Aung San Suu Kyi seen safe as Myanmar votes

Voters in Myanmar's biggest city, Yangon, turned out on Sunday in large numbers to vote in nationwide elections that are expected to return to power the party of Aung San Suu Kyi.
Aung San Suu Kyi seen safe as Myanmar votes

People wearing face shields, masks and rubber gloves to halt the spread of coronavirus wait to vote in nationwide elections at a polling station in Yangon, Myanmar on Sunday.

Voters in Myanmar’s biggest city, Yangon, turned out early Sunday in large numbers to vote in nationwide elections that are expected to return to power the party of Nobel Peace Prize laureate Aung San Suu Kyi.

Suu Kyi’s National League for Democracy party won the last elections in 2015 in a landslide, ending more than five decades of military-dictated rule.

With Myanmar under threat from a coronavirus surge, mask wearing was mandatory in the lines at polling stations, and many voters also donned plastic face shields and gloves. Body temperatures were taken and hand sanitizing gel was freely dispensed by officials, but social distancing rules were only fitfully observed.

Traditional campaigning ahead of the election was severely limited by social distancing and quarantines in some areas.

“The voter turnout here is more than we expected,” said Zaw Win Tun, a neighborhood administrator and official at Yangon’s Pho Myae polling station. “I think people are excited to vote, as they would like to escape from the political struggles. They want real democracy.” He did not elaborate, but appeared to be referring to a power struggle between Suu Kyi’s civilian government and the military.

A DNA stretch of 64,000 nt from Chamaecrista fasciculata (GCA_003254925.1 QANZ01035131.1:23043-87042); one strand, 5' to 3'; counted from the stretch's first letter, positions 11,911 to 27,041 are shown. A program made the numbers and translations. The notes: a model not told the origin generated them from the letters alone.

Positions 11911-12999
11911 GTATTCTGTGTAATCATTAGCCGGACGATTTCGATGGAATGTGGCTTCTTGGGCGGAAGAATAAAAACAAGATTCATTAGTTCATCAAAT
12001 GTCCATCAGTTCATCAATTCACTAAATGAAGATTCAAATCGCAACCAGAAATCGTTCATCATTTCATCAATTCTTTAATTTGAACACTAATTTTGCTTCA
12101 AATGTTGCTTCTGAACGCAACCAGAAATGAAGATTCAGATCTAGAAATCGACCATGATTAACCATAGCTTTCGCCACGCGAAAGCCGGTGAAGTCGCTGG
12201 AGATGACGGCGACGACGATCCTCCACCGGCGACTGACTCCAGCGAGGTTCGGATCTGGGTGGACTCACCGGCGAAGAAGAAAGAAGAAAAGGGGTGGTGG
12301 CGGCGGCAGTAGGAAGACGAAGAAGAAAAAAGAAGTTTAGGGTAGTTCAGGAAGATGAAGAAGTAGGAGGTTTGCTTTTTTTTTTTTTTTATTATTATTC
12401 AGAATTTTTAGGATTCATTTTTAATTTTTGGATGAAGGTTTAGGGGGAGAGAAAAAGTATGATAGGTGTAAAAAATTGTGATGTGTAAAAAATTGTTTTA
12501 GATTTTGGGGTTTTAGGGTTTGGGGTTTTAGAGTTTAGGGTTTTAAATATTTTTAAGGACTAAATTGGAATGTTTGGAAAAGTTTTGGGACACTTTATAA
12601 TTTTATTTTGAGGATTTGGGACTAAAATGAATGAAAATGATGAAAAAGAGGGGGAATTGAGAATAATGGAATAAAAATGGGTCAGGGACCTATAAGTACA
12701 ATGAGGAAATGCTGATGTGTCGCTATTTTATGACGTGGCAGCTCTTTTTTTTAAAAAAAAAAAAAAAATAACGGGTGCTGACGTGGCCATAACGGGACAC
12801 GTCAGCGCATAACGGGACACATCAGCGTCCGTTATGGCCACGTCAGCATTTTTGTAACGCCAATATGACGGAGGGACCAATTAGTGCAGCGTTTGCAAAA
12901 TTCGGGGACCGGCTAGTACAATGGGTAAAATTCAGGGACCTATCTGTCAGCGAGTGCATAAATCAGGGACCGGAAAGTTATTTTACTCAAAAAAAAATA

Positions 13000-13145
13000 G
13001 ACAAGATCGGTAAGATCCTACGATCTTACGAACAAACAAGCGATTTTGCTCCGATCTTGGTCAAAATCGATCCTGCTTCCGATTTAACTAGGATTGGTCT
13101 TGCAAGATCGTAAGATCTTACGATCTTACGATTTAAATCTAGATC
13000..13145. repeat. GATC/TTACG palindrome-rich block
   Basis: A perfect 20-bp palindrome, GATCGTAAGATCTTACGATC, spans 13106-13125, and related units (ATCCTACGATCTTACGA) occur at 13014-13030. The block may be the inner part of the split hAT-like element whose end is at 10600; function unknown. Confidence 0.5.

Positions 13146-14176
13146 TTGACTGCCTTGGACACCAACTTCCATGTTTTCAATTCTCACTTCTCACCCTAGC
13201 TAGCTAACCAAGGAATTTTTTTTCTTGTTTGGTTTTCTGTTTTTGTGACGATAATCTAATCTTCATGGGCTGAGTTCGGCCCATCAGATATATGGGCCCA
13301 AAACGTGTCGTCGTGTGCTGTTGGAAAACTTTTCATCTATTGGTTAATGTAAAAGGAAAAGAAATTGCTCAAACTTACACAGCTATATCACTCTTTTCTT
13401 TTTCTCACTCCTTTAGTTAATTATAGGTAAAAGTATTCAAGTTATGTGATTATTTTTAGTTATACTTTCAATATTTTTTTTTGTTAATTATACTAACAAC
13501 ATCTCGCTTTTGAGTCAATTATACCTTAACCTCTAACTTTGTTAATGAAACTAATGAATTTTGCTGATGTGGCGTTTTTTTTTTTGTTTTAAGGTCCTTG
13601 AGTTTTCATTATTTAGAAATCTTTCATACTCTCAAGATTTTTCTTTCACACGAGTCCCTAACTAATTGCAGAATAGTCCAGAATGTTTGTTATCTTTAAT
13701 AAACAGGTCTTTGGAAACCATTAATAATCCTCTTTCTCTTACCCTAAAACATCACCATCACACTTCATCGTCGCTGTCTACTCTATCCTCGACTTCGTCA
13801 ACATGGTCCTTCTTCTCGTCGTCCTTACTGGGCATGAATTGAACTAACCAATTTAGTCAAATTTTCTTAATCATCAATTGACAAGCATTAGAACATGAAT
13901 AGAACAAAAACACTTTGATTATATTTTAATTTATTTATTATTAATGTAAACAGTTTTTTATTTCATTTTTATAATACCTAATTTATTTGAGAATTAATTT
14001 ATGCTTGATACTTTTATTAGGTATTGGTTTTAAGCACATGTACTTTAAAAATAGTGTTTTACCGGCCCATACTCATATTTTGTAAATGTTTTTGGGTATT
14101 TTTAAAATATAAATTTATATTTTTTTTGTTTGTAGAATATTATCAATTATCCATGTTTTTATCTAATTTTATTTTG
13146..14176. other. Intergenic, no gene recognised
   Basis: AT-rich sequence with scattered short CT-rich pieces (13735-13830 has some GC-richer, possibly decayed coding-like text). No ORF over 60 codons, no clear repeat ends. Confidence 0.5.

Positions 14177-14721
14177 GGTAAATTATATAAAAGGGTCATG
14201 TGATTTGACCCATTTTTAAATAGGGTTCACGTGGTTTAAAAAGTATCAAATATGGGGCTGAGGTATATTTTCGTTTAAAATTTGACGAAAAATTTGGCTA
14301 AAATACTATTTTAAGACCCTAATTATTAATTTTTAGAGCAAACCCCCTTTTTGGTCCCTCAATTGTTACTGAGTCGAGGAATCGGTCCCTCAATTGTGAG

The ability of Suu Kyi’s administration to run the country has been hamstrung by a clause in the 2008 army-drafted constitution giving the military 25 percent of the seats in Parliament, allowing it to block constitutional reforms.

At another polling station, 19-year-old Eaint Yadanar Oo said she was excited because it was her first time voting.

“I came here to vote to perform my civic duty,” she said. She explained that she was afraid of the coronavirus pandemic, but that she “came here with full protection because I want better educational and job opportunities.”

More than 90 parties are competing for seats in the lower and upper houses of Parliament, while there were also elections at the state levels.

There were more than 37 million people eligible to vote, including 5 million first-timers.

With the opposition in disarray, Suu Kyi, who is the nation’s leader with the title of state counselor, remains Myanmar’s most popular politician.

But her government has fallen short of expectations, with economic growth doing little to alleviate widespread poverty and a failure to ease tensions among the country’s fractious ethnic groups.

Suu Kyi, 75, cast her ballot late last month in the capital, Naypyidaw, as citizens 60 and over were encouraged to vote in advance, along with those who were forced by the coronavirus to stay away from their home constituencies.

Her party’s main challenger, as it was five years ago, was the military-backed Union Solidarity and Development Party.

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